Wang Chen (1720-97), called Pengxin and other names, was born in Taicang, Jiangsu province. A sixth-generation descendant of Wang Shimin (1592-1680), Wang Chen was the great-grandson of Wang Yuanqi (1642-1715). After having passed the juren degree in 1760, Wang first served on the support staff of the Grand Secretariat and some years later as sub-prefect of I’chang in Hubei Province. In 1782 he was promoted to prefect of Yongzhou in Hunan, his highest position before he retired in 1780. Wang lived out his life as the guest of Bi Yuan (1730-1797), the governor of Huguang and an important collector and patron of artists.
Bi Yuan commented on his friend: “The disciples of Taiyuan (Wang Yuanqi) could all move the brush and make landscapes but the Prefect (Wang Chen) was outstanding among them”1 Part of the esteem in which Wang was held by his contemporaries was based on admiration for his character, which is suggested by the following anecdote. “…When the Prefect was in the capital there was a menial servant named Chen Guei who was extremely poor. He had only a single blanket, so at night, being very filial, he would cover his mother with it and then sleep in his clothes. The Prefect took pity on him and did a small landscape for him inscribing it (with a poem and the statement). When this painting is hung in the marketplace, there will surely be some good fellow who will exchange a quilt for it.”2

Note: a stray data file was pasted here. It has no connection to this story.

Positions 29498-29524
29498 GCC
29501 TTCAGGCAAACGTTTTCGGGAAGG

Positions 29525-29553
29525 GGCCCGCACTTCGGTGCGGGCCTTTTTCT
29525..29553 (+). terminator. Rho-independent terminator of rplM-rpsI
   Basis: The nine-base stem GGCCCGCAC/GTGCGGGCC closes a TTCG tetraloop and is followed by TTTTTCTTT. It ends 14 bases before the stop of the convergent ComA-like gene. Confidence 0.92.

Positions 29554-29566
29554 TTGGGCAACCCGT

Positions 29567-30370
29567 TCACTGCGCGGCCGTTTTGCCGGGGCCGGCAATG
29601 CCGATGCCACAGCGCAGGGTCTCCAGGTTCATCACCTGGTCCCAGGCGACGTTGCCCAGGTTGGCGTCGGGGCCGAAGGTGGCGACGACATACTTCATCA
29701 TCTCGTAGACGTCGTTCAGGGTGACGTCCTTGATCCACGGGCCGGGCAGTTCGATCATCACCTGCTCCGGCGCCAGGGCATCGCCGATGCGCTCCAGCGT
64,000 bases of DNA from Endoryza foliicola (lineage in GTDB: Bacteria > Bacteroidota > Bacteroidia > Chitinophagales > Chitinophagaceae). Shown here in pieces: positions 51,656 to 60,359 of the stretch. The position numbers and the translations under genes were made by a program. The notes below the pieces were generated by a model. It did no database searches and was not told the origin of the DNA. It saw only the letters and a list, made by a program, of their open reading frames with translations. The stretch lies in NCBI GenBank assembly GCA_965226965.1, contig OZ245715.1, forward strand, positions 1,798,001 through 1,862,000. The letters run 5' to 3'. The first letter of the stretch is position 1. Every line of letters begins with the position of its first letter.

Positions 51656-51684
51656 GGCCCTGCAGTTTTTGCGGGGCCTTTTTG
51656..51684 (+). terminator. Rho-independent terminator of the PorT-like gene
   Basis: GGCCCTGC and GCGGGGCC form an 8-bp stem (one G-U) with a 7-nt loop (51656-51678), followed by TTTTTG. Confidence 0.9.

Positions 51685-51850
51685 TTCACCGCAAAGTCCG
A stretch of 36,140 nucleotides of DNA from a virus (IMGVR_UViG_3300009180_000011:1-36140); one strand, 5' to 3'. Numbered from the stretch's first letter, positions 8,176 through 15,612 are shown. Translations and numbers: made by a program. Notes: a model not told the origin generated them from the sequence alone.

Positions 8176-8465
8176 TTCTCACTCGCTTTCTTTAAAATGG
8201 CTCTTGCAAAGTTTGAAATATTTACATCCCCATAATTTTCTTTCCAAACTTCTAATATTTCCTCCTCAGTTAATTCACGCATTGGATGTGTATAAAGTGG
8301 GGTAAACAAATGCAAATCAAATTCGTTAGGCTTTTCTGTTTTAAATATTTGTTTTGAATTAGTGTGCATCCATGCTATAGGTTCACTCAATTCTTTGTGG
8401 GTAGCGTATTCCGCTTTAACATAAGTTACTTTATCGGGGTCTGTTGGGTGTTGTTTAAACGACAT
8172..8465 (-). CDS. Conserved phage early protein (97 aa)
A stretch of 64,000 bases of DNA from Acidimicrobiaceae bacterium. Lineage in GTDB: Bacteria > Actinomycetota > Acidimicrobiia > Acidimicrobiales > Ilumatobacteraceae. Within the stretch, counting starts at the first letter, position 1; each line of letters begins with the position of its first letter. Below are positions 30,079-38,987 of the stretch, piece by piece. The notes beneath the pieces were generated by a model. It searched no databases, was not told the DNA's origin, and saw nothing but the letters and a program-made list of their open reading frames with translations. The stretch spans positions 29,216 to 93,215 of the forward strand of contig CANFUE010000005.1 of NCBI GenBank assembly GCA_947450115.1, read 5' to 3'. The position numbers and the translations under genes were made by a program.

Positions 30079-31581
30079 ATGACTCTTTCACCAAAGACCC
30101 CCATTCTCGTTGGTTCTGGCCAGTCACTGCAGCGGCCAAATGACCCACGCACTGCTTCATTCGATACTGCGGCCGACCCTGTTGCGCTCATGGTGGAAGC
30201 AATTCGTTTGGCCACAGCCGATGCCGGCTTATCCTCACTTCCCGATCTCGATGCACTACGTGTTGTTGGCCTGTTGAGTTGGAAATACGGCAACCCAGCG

Wang Chen’s family heritage naturally played an important part in his artistic upbringing and this was strengthened by his study with Dong Bangda (1699-1769), a direct pupil of his illustrious great-grandfather. Wang Chen was eventually grouped with Wang Yu, Wang Su, and Wang Jiu—three other descendants of the Four Wangs of the early Qing—as the Four Lessor Wangs. Wang Chen’s reputation was further enhanced by his major book on the history of painting, the Huilu facai.
1. Huang Yueh: Huayu Lu, Meishu congshu edition, vol. 4, p.2132.